the temperature should be high and the pressure as low as possible to obtain maximum distillate
yield. The flash temperature is restricted to about 420 0C, however, in view of the cracking
tendency of high-molecular-weight hydrocarbons. Vacuum is maintained with vacuum ejectors
and lately also with liquid ring pumps. Lowest achievable vacuum in the flash zone is in the order
of 10 mbar.

In the older type high vacuum units the required low hydrocarbon partial pressure in the flash
zone could not be achieved without the use of "lifting" steam. The steam acts in a similar manner
as the stripping steam of crude distillation units. This type of units is called "wet" units. One of the
latest developments in vacuum distillation has been the deep vacuum flashers, in which no steam
is required. These "dry" units operate at very low flash zone pressures and low pressure drops
over the column internals. For that reason the conventional reflux sections with fractionation trays
have been replaced by low pressure- drop spray sections. Cooled reflux is sprayed via a number
of specially designed spray nozzles in the column countercurrent to the up-flowing vapour. This
spray of small droplets comes into close contact with the hot vapour, resulting in good heat and
mass transfer between the liquid and vapour phase.

To achieve low energy consumption, heat from the circulating refluxes and rundown streams is
used to heat up the long residue feed. Surplus heat is used to produce medium and/or low-
pressure steam or is exported to another process unit (via heat integration). The direct fuel
consumption of a modern high-vacuum unit is approximately 1% on intake, depending on the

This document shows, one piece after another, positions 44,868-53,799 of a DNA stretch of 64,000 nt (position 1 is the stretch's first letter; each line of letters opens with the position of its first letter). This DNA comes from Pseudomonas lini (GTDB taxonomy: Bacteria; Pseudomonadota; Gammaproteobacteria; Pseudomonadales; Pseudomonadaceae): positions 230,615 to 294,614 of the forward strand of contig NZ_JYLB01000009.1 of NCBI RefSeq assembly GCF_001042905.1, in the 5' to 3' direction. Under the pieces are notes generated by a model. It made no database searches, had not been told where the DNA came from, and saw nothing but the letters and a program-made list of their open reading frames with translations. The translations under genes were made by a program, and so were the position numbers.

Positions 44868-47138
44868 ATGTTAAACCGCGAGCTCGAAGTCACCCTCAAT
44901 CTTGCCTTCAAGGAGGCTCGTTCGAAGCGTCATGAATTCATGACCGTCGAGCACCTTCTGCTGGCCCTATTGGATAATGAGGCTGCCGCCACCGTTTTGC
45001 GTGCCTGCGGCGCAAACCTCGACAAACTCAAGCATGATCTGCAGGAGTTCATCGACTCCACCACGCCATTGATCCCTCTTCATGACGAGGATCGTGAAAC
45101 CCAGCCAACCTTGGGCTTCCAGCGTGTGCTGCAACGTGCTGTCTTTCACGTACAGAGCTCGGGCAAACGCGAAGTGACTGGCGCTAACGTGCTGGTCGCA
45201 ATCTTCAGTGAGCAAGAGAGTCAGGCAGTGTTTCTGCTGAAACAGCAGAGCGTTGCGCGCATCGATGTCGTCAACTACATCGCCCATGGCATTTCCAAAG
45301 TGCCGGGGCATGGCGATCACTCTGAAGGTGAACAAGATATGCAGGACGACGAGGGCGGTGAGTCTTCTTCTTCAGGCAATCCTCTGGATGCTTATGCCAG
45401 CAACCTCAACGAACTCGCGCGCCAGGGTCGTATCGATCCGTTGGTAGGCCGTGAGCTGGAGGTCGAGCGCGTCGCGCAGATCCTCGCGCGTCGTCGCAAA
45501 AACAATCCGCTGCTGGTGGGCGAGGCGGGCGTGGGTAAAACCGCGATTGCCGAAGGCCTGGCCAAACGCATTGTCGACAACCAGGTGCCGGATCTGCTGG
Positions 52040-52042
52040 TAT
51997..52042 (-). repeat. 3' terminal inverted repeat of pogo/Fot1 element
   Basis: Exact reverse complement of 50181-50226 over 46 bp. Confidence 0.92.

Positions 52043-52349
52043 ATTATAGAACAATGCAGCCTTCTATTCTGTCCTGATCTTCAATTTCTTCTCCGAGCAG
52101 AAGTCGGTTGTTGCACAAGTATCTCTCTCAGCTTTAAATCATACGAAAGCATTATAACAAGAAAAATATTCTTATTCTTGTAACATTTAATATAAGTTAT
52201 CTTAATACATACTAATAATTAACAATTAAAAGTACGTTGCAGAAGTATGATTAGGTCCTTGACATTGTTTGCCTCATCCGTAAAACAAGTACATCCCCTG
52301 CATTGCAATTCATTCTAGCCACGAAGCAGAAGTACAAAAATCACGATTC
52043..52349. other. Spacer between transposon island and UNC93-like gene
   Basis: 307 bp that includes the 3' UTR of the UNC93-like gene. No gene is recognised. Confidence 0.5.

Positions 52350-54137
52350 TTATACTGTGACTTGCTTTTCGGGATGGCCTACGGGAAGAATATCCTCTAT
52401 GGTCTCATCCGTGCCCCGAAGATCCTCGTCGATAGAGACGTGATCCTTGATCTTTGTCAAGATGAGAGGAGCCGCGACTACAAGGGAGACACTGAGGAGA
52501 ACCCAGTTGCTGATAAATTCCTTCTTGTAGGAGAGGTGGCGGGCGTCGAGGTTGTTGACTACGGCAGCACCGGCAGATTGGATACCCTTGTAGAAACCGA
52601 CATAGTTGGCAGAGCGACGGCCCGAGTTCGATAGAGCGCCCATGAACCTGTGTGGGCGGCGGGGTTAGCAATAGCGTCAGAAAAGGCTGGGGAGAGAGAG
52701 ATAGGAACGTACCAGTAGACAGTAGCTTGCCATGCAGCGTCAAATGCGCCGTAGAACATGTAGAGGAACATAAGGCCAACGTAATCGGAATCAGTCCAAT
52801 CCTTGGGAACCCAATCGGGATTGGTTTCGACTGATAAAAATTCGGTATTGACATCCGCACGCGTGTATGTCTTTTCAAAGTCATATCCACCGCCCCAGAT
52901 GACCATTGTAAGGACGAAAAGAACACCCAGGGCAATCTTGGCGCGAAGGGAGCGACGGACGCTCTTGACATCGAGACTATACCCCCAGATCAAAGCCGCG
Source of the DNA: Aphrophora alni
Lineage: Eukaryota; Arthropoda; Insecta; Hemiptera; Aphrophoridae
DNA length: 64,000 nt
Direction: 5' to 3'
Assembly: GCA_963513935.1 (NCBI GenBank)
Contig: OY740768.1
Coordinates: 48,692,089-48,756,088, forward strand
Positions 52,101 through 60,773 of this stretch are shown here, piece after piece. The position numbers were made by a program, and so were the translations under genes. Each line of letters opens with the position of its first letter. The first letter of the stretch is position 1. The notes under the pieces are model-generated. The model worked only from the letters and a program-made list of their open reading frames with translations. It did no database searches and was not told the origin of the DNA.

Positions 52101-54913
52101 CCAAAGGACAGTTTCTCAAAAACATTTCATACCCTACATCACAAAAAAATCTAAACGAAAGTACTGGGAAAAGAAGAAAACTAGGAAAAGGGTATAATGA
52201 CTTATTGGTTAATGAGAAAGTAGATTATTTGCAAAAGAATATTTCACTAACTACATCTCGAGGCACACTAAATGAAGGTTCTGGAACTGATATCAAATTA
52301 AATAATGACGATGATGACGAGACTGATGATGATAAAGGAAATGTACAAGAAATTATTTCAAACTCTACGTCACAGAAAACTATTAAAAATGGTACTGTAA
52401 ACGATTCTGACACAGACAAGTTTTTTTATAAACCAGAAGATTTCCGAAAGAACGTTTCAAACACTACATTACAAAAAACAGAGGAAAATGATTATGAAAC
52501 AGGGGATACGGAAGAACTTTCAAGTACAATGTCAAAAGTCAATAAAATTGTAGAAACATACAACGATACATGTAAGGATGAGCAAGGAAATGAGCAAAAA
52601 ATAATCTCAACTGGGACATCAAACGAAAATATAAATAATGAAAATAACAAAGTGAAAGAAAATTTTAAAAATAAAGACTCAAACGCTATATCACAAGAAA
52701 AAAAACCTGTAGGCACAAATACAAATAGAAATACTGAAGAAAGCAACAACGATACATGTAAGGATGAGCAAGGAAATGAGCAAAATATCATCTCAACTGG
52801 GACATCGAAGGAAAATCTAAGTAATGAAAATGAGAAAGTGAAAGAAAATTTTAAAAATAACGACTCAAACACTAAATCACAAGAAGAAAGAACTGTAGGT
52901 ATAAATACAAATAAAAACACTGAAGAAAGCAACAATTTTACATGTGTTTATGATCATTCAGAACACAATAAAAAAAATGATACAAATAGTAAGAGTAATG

quality of the feed. The steam consumption of the dry high-vacuum units is significantly lower
than that of the "wet" units. They have become net producers of steam instead of steam
consumers.

Three types of high-vacuum units for long residue upgrading have been developed for
commercial application:

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• FEED PREPARATION UNITS


• LUBOIL HIGH- VACUUM UNITS
• HIGH - VACUUM UNITS FOR BITUMEN PRODUCTION

Feed Preparation Units


These units make a major contribution to deep conversion upgrading ("cutting deep in the
barrel"). They produce distillate feedstocks for further upgrading in catalytic crackers,
hydrocrackers and thermal crackers. To obtain an optimum waxy distillate quality a wash oil
section is installed between feed flash zone and waxy distillate draw-off. The wash oil produced is
used as fuel component or recycled to feed. The flashed residue (short residue) is cooled by heat
exchange against long residue feed. A slipstream of this cooled short residue is returned to the
bottom of the high-vacuum column as quench to minimise cracking (maintain low bottom
temperature).

Luboil High-Vacuum Units


Luboil high vacuum units are specifically designed to produce high-quality distillate fractions for
luboil manufacturing. Special precautions are therefore taken to prevent thermal degradation of
the distillates produced. The units are of the "wet" type. Normally, three sharply fractionated
distillates are produced (spindle oil, light machine oil and medium machine oil). Cutpoints
between those fractions are typically controlled on their viscosity quality. Spindle oil and light
machine oil are subsequently steam- stripped in dedicated strippers. The distillates are further